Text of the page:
UO: Who are some of your favourite photographers and artists?
Oh, so many! Regarding travel, there is the obvious Steve McCurry. But my favourite photographer at the moment is Kevin Faingnaert. More recently I’ve discovered Meg Griffiths. ‘This is Paper’ Magazine is a constant source of inspiration, they have the perfect aesthetic.
Regarding other types of photography- Maya Fuhr was the first one to introduce me to the ‘internet scene’. Currently, I love Laurence Philomene and her friend Hobbes Ginsberg. I love Laurence’s non-binary series and her use of colour.
Artist: My favourite is Darby Milbrath, hands down. She deserves a far stronger following. I spend way too much time on Instagram!
UO: Can you tell us about your creative process, from initial idea to final piece?
Spontaneity is really important to my creative process; none of my photographs are staged or planned. I pick the places I want to visit and then take photographs of the things I like.
I have never gone on a trip simply to take photographs; it’s always come second. I am always traveling with my friends or partner.
I’d love to go on a trip just to take photographs; I always feel that when I am with friends, I don’t want to hold them up, annoy them, or embarrass them by getting in a potential subject’s face. Also, it’s nice to just enjoy your experiences instead of thinking of them in terms of a photograph. I’d like to separate the two.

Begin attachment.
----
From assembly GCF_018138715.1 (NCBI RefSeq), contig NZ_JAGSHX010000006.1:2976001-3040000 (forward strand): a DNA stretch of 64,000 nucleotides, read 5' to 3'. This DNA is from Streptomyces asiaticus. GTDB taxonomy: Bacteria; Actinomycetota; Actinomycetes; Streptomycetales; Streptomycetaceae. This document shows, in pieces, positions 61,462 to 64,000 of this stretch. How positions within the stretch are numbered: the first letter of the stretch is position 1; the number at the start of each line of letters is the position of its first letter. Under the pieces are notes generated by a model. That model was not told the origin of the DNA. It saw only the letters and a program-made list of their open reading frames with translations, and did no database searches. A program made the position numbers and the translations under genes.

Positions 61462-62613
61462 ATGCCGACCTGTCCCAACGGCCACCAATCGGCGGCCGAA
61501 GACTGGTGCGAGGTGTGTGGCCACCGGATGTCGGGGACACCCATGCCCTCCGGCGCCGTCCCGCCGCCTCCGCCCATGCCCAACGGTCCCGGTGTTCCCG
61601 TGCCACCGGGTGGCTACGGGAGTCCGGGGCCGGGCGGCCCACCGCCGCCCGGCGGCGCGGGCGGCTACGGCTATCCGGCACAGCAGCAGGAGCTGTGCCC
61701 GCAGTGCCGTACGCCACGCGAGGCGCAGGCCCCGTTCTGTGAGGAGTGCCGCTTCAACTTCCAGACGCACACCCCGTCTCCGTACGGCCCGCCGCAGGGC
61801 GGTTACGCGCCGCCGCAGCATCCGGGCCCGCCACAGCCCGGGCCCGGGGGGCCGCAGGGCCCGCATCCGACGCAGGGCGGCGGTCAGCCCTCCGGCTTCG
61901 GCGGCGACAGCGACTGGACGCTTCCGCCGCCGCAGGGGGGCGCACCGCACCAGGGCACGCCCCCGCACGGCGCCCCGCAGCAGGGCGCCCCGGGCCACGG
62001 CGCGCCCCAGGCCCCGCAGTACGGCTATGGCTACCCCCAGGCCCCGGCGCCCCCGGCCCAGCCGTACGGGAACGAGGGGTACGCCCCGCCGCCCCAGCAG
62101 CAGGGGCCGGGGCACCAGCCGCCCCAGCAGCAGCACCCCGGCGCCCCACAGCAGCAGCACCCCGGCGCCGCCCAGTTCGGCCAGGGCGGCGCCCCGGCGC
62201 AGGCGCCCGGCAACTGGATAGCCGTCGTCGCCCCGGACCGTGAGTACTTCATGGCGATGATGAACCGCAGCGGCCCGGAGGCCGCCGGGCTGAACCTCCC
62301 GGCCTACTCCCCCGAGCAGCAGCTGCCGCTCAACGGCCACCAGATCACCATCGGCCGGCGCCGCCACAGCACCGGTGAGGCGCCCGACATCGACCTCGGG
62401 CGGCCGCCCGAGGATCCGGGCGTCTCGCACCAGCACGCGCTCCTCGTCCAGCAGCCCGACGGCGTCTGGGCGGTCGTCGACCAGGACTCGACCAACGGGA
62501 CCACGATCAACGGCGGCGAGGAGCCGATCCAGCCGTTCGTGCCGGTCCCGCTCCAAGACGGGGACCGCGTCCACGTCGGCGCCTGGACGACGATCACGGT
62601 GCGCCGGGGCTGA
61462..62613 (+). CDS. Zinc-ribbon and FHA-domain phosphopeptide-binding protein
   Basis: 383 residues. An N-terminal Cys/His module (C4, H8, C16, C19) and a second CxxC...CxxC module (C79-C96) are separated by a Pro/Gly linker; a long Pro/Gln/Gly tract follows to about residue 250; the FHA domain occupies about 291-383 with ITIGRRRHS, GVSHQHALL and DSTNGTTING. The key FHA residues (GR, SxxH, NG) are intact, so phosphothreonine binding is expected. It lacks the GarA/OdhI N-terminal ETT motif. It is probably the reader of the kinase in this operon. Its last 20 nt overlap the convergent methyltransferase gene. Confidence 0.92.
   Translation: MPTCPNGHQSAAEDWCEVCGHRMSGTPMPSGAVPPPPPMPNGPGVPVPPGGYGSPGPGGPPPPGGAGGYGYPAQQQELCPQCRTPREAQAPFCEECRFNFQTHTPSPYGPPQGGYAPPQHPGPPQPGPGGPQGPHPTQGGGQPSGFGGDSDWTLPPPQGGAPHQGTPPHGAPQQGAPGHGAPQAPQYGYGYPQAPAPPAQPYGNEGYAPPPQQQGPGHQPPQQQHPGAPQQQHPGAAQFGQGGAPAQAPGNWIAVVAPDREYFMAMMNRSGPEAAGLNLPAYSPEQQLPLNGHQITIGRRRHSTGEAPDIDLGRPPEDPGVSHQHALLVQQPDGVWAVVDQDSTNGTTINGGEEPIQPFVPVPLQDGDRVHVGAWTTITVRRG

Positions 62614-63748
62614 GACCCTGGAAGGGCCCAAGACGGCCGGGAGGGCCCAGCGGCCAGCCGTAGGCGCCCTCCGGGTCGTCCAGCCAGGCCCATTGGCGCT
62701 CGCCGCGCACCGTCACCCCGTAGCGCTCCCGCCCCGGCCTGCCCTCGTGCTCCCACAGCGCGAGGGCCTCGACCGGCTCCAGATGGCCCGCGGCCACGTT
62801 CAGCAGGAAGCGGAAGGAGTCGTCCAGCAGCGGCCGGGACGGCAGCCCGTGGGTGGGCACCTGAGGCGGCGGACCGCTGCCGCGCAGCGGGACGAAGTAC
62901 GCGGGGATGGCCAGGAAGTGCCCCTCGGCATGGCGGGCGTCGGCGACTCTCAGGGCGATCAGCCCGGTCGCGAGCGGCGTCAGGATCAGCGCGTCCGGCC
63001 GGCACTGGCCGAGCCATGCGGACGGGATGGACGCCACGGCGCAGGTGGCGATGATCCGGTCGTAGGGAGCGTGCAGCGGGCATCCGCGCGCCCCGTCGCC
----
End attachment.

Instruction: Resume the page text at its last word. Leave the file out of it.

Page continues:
In her book, ‘On Photography,’ Susan Sontag talks about photography being an act of violence. I often take photographs of people without asking. I would prefer to interact with my subjects and discuss how they would like their portrait should go. However, I do think there is a great beauty in the randomness of documentary photography.
UO: How have you seen your work develop over the past few years?
Photography has always been a hobby, this year I’ve started to take it more seriously. As with everything, practice and time make perfect. I am a self-taught photographer, so this resonates with me!
UO: Where is a place you would love to go and photograph for a series?
Different places always suit different styles. I have just jumped from the Pacific Northwest to tropical Cuba; the transition isn’t very fluid. I think going to Iceland would be the dream.
There’s also been a lot of amazing photographs popping up of Fogo Island recently- with its bleakness and strange-beautiful architecture. I like bleak and rain!
UO: What’s been the most rewarding shot or series you’ve captured and why?
India definitely- because it was the first series I ever took time over and the people out there are just so incredible to photograph. I would like to go back and do it properly.
I also loved shooting at Meadows in the Mountain Festival for The Commission Magazine. That was just such a beautiful experience. They have a sunrise stage, and you’re there dancing at 8 am watching the sun rise- you’re on the top of a mountain surrounded by pink mist.
UO: Can you tell us about any future photography series you are working on?
I’m about to depart on a big America’s trip: Guatemala and then the western USA. I am particularly excited about photographing the desert: Utah and Joshua National Tree Park. I am worried about the heat- our car doesn’t have air-con!
See more of Emma Phillips’ work here